CAIRO — Raging battles between forces loyal to Yemen's internationally recognized government and Shiite rebels, known as Houthis, along the country's west coast have displaced tens of thousands of Yemeni civilians, especially from the coastal province of Hodeida, an international rights group said in a report released Thursday.
The Yemeni government offensive supported by ground troops and air cover from a Saudi-led coalition is part of attempts to regain control over rebel-held areas along the country's west coast, Amnesty International said. The offensive has sent Yemenis fleeing to government-controlled areas including Aden, the group said, warning that "the worst could be yet to come."
The report includes testimonies of displaced Yemenis who described "terrifying mortar attacks, air strikes, landmines and other dangers" amid the offensive. They also said fleeing the clashes was costly, forcing them to sell precious belongings to fund the perilous trip.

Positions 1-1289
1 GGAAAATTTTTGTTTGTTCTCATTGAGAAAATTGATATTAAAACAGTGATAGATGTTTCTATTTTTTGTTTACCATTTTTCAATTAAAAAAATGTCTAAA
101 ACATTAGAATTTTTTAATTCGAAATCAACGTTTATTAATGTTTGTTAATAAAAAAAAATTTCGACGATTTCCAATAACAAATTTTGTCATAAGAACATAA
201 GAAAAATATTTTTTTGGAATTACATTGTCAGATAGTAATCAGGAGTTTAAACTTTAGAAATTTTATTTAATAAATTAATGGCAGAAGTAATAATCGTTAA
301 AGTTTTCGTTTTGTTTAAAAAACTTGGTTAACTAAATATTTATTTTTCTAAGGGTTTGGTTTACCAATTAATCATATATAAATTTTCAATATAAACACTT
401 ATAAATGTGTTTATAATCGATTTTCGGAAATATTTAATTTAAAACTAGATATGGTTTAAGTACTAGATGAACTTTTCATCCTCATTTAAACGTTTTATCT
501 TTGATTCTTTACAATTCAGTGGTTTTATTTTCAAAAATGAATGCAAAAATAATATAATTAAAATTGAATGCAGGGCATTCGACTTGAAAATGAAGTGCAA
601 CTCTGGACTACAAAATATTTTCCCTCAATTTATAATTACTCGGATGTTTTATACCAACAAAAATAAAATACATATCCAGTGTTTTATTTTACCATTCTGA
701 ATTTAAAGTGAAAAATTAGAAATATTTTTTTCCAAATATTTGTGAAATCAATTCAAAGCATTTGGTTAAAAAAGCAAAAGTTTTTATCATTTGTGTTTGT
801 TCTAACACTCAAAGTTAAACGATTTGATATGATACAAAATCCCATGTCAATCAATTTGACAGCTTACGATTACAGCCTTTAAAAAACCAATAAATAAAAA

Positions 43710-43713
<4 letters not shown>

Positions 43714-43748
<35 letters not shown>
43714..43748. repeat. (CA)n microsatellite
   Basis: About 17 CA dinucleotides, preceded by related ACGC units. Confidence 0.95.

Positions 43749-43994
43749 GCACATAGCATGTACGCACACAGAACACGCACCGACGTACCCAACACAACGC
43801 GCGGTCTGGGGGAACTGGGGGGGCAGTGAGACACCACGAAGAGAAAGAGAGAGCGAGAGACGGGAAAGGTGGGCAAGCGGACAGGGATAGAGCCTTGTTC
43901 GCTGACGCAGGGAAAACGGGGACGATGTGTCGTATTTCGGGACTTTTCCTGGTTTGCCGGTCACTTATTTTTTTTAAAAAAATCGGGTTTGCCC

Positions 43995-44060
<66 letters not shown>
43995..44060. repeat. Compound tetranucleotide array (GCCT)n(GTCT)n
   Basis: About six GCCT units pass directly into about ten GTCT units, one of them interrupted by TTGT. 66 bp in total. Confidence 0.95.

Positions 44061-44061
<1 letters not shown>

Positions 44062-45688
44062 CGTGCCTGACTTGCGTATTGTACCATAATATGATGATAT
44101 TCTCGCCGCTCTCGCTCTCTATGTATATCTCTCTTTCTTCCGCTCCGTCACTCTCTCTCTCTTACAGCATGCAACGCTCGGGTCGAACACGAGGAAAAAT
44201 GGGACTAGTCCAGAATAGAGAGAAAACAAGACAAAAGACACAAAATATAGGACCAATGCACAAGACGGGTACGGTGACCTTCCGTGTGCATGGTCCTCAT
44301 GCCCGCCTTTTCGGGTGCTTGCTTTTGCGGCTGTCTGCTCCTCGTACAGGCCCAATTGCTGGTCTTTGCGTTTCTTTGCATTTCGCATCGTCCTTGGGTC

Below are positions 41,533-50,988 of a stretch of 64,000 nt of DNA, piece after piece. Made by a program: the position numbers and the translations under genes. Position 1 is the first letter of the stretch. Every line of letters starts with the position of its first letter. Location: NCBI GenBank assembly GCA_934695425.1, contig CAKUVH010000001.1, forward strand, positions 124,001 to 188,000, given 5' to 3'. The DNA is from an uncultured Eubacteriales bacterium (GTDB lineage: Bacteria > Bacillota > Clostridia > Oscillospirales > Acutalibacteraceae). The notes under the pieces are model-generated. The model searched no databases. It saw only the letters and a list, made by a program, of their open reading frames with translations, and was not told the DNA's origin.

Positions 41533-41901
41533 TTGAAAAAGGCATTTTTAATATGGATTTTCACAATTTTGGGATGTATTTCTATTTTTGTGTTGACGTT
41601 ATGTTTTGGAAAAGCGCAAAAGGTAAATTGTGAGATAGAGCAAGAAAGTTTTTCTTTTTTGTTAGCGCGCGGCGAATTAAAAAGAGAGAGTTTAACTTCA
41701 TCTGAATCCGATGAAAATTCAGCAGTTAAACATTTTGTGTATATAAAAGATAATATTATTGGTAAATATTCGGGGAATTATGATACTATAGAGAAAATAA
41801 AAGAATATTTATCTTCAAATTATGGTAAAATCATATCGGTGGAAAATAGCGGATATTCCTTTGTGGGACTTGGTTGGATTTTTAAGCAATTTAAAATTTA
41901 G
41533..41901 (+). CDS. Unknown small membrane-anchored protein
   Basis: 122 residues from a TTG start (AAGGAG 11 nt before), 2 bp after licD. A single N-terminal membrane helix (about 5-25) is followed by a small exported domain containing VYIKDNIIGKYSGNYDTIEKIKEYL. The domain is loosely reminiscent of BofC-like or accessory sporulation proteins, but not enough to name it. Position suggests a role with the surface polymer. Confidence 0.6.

"It was really a difficult trip. By God we suffered. There were rockets flying above us," said a 25-year-old woman who was not identified in the report. "Someone would stop us and say there are projectiles, and then someone else would stop us and say there are landmines, and we would just scream." She described scenes of dead bodies, including ones "ripped to pieces" en route.
The report, citing the United Nations, says fighting along Yemen's west coast has displaced 100,000 people in recent months, mostly from the Red Sea port city of Hodeida. The port is a vital lifeline from which most of the Yemeni population's food and medicine comes. The coalition accuses the Houthis of using Hodeida and other ports to receive supplies of arms and ammunition from Iran.
Yemen has been embroiled in a civil war pitting the coalition against the Iran-backed Houthis since March 2015. The coalition aims to restore the government of self-exiled President Abed Rabbo Mansour Hadi to power.
The three-year stalemated war has killed more than 10,000 people and displaced more than 3 million. It has also damaged Yemen's infrastructure, crippled its health system and pushed it to the brink of famine. The impoverished country is also now the world's worst humanitarian crisis, with more than 22.2 million people in need of assistance. Malnutrition, cholera and other diseases have killed or sickened thousands of civilians over the years.